There are many apocryphal quotes attributed to Genghis Khan. And there’s a reason for that — in a single generation he led an obscure group of Mongolian tribes to conquer most of the known world. His armies, and those of his descendants, ravaged lands as distant as Hungary, Iran and China. After the great wars, though, came great peace — the Pax Mongolica. But the scale of death and destruction were such that in the wake of the Mongol conquests great forests grew back from previously cultivated land, changing the very ecosystem of the planet.

  17. ulvfugl says:

    More than 3,000 years ago in what is now the lower Chao Valley in Peru, ancient people created five geoglyphs out of angular rocks, forming designs that may have shown heavenly constellations.

    These geoglyphs had stone doorways leading into them. Archaeologists believe that ancient people would have entered these doorways to participate in some form of ceremony or ritual activity performed at the geoglyphs.

    These five geoglyphs are part of a much larger ceremonial landscape now called Pampa de las Salinas that consistsof more than 20 archaeological sites, including trails, plazas and a massive mound called “Los Morteros” that consists of the remains of ancient buildings as well as fish and plants.[Amazing Photos of the Mysterious Geoglyphs in Peru]

    Recently, archaeologists have been mapping and excavating Pampa de las Salinasin an effort to help understand the landscape’s mysteries.

  18. ulvfugl says:

    Some of Africa’s oldest and most unusual trees have mysteriously started dying – and scientists think climate change may be to blame.

    An exceptional number of baobabs, which are known to live for up to 2,000 years – and maybe longer – have died in the past 13 years, experts found.

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    Colonel Cassad has a good report with maps and videos of the attack on the port al-Hudaydah.

    You’ll need a translation. Use Yandex Browser. Translates automatically.

    Here’s a translated section:

    “Advancing in the direction of the airport forces bogged down in fighting with the Houthis South of the city, while losing 13 of carts and armored fighting vehicles, and several dozen people killed and wounded, including 4 officers and soldiers of the UAE.

    “Attempt landing in the port of Hodeidah failed. The Houthis have destroyed one of the landing craft received hit two anti-ship missiles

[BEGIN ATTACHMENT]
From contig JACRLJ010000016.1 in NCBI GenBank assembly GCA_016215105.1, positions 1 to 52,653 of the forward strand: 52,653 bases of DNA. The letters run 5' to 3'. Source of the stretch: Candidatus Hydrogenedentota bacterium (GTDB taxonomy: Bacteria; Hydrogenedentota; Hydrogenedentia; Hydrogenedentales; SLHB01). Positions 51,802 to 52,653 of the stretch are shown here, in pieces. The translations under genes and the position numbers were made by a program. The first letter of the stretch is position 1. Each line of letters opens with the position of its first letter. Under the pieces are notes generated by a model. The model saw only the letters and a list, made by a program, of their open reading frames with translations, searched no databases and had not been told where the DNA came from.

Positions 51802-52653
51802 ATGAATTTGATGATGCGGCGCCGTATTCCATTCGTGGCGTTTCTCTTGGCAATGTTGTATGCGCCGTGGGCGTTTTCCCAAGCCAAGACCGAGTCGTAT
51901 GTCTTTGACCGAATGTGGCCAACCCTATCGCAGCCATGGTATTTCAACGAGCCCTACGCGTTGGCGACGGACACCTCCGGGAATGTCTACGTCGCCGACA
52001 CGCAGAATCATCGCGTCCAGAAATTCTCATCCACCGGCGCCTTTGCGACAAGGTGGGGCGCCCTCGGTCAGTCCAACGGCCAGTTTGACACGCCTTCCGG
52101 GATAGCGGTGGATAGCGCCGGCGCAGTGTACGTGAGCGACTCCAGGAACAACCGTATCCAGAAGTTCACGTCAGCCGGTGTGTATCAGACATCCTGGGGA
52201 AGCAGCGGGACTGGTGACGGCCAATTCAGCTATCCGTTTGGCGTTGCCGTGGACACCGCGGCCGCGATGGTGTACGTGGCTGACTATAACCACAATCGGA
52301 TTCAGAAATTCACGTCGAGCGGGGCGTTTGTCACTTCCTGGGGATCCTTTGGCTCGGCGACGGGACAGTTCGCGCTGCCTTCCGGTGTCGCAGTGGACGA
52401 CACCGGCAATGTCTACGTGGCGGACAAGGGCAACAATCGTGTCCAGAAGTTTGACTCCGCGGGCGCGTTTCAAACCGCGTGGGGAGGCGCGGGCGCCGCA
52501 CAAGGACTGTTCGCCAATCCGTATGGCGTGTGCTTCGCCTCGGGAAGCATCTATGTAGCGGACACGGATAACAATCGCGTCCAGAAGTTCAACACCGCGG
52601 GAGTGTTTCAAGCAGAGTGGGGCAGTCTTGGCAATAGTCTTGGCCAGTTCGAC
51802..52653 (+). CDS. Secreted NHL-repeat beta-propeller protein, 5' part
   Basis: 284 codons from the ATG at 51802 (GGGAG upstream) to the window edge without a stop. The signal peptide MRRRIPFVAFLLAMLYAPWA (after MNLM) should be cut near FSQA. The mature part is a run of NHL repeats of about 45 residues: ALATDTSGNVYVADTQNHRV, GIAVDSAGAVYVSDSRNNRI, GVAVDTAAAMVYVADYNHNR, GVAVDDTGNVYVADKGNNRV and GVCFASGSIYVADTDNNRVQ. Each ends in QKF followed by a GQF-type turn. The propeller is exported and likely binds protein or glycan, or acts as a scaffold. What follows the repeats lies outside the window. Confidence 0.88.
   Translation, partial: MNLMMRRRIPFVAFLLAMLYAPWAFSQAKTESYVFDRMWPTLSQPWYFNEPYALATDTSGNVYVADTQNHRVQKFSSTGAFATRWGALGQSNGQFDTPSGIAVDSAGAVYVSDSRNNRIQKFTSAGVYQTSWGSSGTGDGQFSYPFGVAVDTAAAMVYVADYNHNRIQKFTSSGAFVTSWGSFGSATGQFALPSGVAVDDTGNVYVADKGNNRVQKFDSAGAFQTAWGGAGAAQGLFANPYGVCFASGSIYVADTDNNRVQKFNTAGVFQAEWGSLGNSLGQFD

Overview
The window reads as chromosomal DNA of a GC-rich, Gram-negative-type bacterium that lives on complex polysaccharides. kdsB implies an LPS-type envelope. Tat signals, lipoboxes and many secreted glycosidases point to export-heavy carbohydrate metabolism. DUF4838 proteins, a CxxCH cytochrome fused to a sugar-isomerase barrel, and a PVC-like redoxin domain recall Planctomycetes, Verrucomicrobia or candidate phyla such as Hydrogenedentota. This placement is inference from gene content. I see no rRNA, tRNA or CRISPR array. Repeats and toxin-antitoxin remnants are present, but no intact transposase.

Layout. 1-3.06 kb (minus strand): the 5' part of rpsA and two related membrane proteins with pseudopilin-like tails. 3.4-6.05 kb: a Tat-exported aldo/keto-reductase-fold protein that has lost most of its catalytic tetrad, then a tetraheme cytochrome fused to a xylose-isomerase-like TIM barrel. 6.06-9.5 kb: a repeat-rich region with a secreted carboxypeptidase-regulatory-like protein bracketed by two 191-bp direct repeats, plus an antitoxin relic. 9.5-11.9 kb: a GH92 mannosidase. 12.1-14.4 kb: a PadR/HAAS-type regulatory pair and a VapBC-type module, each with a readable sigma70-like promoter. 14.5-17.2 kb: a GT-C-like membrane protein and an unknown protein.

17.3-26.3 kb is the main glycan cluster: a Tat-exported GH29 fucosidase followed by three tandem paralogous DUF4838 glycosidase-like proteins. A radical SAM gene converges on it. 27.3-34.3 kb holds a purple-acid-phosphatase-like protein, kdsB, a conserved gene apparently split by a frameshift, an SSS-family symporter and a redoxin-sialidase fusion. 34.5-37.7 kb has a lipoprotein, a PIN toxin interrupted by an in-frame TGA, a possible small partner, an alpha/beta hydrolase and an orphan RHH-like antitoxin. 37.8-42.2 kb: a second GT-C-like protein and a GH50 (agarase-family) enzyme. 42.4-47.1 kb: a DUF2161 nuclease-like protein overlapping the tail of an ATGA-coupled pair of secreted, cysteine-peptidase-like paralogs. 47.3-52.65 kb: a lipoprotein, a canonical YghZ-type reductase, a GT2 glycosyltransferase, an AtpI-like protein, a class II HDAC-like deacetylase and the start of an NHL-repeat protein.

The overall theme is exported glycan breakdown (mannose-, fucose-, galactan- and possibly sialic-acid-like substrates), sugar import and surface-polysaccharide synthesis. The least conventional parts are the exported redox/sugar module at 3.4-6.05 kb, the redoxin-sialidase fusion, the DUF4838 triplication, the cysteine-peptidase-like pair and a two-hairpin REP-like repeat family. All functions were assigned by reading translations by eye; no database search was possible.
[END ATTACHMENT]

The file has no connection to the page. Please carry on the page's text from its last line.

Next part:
(the Houthis claimed that the night after the fire and evacuate the dead, the ship was abandoned by crew and sank) and actually tore an organized landing. Among the dead were sailors and officers of the Navy of UAE. The Houthis claim that they have forces and means for destruction and other ships of the invaders from the West coast of Yemen.

    “Also, the Huthis released a few tactical missiles on areas of sosredotochena forces of the invaders. According to official statements by the Yemeni army, with the beginning of active operations in may this year, the invaders and their accomplices have lost 119 of carts and armored fighting vehicles, 58 of them on the West coast.

    “Today we can expect a repetition of attempts to break through to the city after a concentrated air strikes. In fact, the total superiority in aircraft and armored vehicles is the main asset of the invaders, which they will be used in order to break through the defense of the Huthis and take have to start at the airport of Hodeidah.

    “It is worth noting that the Pentagon has officially stated that it is not involved in plenerowej, implementation and support of operations against the Houthis, and limited only by the operations against ISIS and al-Qaeda in Yemen. The Houthis however, directly call the protests a us-Saudi aggression that tries to hide behind the various puppets.

    “It is noteworthy that the offensive began in the midst of the Muslim holidays, in that time, as even in Afghanistan, agreed to the truce, and that in these days of suicide bombers to explode is impossible.

    “Of course, all this happens in the midst of a massive humanitarian catastrophe caused by the intervention, on which “civilized community” turns a blind eye.”

    Posted by: Red Ryder | Jun 14, 2018 8:28:22 AM | 85

  25. ulvfugl says:

    Here is the only global paper to publish a story about the super-secret Bilderberg meeting in Turin, Italy this last week: Vatican to attend secretive meeting of global elite for first time | Daily Mail Online reported. It was very brave of the Daily Mail to run this story. It was never the top story, it was a back page story but this is ten times better than all the top global newspapers which had absolutely zero news about this important meeting.

    The radicals took over the Vatican and have been destroying Christianity from within. Aside from attracting rapist priests for many years, the Church is interested only in power and money, not saving souls. The second sentence of the snippet above mentions how the Bilderberg gang is going to stop populism in Europe, ‘fake news’ (hahaha) and Russia.

  26. ulvfugl says:

    As birds become fewer, wildflowers vanish, butterflies disappear, and animals in the wild are threatened, extinction and a grim future haunts. How often did Rumi write about birdsong … there is a reason. Nature revives the spirit.

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    A huge 23-stone shark was caught off the Welsh coast on Tuesday.

    Angler Matthew Burrett caught the monster porbeagle shark while fishing off the coast of Milford Haven .

    Weighing in at 324lb and reaching a length of up to eight foot, it’s believed to be one of the biggest of its kind ever caught in Welsh waters.